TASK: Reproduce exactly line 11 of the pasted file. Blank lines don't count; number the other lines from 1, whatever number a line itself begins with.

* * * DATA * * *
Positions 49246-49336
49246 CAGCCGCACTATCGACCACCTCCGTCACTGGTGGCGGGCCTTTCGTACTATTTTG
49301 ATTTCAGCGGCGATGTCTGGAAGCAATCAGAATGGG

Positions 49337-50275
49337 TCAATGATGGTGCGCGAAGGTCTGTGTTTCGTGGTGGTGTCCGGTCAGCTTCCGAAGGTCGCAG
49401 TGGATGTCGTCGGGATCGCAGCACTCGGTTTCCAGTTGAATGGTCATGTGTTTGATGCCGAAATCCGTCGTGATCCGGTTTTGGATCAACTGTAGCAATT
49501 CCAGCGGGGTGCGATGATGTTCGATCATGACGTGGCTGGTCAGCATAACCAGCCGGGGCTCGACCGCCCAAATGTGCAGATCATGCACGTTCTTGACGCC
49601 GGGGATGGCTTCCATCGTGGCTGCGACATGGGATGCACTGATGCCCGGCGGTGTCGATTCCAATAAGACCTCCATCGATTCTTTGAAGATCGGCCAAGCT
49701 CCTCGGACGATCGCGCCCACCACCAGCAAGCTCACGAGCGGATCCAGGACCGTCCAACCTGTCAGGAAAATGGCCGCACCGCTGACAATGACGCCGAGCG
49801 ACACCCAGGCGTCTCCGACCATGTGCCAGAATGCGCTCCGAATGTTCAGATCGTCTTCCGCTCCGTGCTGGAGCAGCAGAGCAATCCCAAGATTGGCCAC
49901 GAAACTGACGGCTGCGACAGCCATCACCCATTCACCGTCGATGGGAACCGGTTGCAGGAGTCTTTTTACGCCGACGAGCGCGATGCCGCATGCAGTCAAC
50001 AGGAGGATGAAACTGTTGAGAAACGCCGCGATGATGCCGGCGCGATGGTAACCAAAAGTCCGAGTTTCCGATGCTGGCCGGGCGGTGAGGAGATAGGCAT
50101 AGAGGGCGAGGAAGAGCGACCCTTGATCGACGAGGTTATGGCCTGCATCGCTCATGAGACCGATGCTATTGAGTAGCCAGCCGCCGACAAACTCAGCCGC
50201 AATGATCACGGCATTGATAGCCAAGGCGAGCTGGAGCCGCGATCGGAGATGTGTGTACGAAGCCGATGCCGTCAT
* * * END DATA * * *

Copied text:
49901 GAAACTGACGGCTGCGACAGCCATCACCCATTCACCGTCGATGGGAACCGGTTGCAGGAGTCTTTTTACGCCGACGAGCGCGATGCCGCATGCAGTCAAC